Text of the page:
Sleep Loss and Daytime Performance

Sleep Loss and Daytime Performance


By Gregg D. Jacobs, Ph.D.

It has been widely reported by the media that sleep deprivation can have serious effects on our daytime functioning. Exactly what are the effects of sleep deprivation?

Sleep deprivation can have significant effects on performance if sleep loss is significant and occurs for several days without recovery sleep. For example, many studies show that if eight-hour sleepers are restricted to four hours of sleep for as little as a few days, their performance deteriorates on tasks like problem solving, reaction time and memory. However, the magnitude of these effects depends upon the person, how much sleep is lost, motivation and the circumstances under which sleep loss takes place.

Some individuals show a remarkable tolerance for sleep loss, particularly if the person is motivated to cope with sleep loss (examples would be dealing with a crisis, caring for a newborn, etc.) or if the sleep loss occurs under positive circumstances (excitement, a vacation, a social event, etc.). Also, the effects of sleep loss are more pronounced when people lose half of their normal sleep but less pronounced when they only lose one or two hours. Therefore, an eight-hour sleeper will show little or only moderate impairment in daytime functioning if restricted to six hours of sleep but will show more significant impairment when only allowed to sleep only four hours. And for every study that reveals impaired performance after sleep loss, other studies find minimal or no effects. These findings suggest that the effects of sleep loss are not consistent or robust.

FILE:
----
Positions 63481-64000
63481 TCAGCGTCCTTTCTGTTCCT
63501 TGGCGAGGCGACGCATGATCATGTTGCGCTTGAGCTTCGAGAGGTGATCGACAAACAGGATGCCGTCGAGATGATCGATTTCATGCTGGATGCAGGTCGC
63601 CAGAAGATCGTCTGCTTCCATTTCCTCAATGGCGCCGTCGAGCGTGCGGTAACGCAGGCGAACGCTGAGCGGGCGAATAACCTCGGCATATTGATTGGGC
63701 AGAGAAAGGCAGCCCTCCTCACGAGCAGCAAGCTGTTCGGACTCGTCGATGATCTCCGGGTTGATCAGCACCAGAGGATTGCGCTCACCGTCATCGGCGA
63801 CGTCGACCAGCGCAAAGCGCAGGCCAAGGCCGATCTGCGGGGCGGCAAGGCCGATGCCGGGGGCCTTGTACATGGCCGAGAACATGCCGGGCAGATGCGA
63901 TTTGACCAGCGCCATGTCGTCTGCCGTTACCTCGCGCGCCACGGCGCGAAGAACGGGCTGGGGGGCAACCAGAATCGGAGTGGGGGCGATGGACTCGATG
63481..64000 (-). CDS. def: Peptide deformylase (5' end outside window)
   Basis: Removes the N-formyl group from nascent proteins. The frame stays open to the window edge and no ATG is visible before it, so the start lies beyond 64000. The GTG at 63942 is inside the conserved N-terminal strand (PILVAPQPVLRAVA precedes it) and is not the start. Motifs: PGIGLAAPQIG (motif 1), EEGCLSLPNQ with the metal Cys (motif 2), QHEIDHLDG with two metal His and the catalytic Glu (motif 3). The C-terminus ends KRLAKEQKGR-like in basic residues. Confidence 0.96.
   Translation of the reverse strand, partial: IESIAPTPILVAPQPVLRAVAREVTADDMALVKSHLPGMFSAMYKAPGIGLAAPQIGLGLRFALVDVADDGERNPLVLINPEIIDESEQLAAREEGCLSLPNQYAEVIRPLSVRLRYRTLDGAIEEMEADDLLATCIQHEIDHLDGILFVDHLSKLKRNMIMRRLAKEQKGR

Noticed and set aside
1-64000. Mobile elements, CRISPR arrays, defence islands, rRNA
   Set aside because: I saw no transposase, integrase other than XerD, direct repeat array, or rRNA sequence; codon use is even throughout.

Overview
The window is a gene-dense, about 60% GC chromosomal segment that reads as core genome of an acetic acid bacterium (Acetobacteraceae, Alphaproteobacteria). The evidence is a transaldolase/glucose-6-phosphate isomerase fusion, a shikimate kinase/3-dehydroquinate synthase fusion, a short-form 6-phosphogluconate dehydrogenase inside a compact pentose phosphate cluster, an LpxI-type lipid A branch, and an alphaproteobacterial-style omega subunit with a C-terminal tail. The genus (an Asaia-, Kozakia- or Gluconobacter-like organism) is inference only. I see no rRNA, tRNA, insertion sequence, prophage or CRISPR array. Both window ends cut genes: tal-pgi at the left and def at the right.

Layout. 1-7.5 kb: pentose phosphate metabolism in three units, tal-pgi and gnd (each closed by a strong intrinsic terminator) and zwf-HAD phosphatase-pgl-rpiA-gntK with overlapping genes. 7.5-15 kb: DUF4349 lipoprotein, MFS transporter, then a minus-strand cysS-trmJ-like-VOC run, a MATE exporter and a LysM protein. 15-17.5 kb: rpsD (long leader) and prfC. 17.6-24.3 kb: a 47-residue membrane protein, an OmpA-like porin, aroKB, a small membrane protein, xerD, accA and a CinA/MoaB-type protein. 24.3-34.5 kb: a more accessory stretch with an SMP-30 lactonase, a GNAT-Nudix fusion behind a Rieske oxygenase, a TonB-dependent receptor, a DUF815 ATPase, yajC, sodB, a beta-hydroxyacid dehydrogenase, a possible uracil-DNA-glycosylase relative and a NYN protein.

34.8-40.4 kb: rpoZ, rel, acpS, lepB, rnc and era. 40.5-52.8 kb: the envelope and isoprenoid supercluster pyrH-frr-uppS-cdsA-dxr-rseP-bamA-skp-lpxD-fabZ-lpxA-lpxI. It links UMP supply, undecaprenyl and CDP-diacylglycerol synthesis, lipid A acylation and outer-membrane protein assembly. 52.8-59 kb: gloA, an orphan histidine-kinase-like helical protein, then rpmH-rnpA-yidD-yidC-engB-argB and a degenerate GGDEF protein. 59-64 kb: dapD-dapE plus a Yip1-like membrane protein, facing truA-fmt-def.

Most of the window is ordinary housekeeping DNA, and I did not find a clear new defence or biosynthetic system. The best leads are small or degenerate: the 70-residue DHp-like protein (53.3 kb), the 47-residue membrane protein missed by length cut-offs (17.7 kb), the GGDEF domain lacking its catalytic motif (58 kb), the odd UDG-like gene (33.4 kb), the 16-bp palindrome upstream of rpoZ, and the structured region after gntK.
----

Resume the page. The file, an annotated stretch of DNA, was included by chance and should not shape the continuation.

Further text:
Researchers are beginning to realize that the results of sleep deprivation studies are also confounded by the effects of stress. Many such studies involve highly stressful conditions that are far from routine, therefore it may the stress or the experiment that produces impairment after sleep loss. Similarly, real-life sleep loss typically occurs as a result of stress so we don't know if the performance decrements after sleep loss are due to sleep loss itself or the stress that causes the sleep loss.

And then there are the positive effects of sleep deprivation that are not reported or acknowledged by the sleep specialists who warn us of the dangers of sleep deprivation. For example, sleep deprivation is therapeutic for depression. In fact, sleep deprivation produces a faster improvement in depression than antidepressant medication and is considered by some researchers to be the most potent treatment for depression.

There is also research to suggest that individuals who need to maintain performance under challenging circumstances, such as rescue workers, armed services personnel, physicians and solo yacht racers, can actually maintain or improve their performance if they sleep in multiple short bouts throughout the day that total less than six hours. For example, solo yacht racers who adopt this schedule and reduce sleep needs to about five to six hours per day actually perform the best and win races. Many studies have shown that maintaining a small sleep debt actually helps us to sleep efficiently each night; when individuals are allowed to "sleep out", they eliminate all of their sleep debt and have a harder time falling and staying asleep. By depriving ourselves of a little bit of sleep each night, we sleep better due to a stronger sleep drive.

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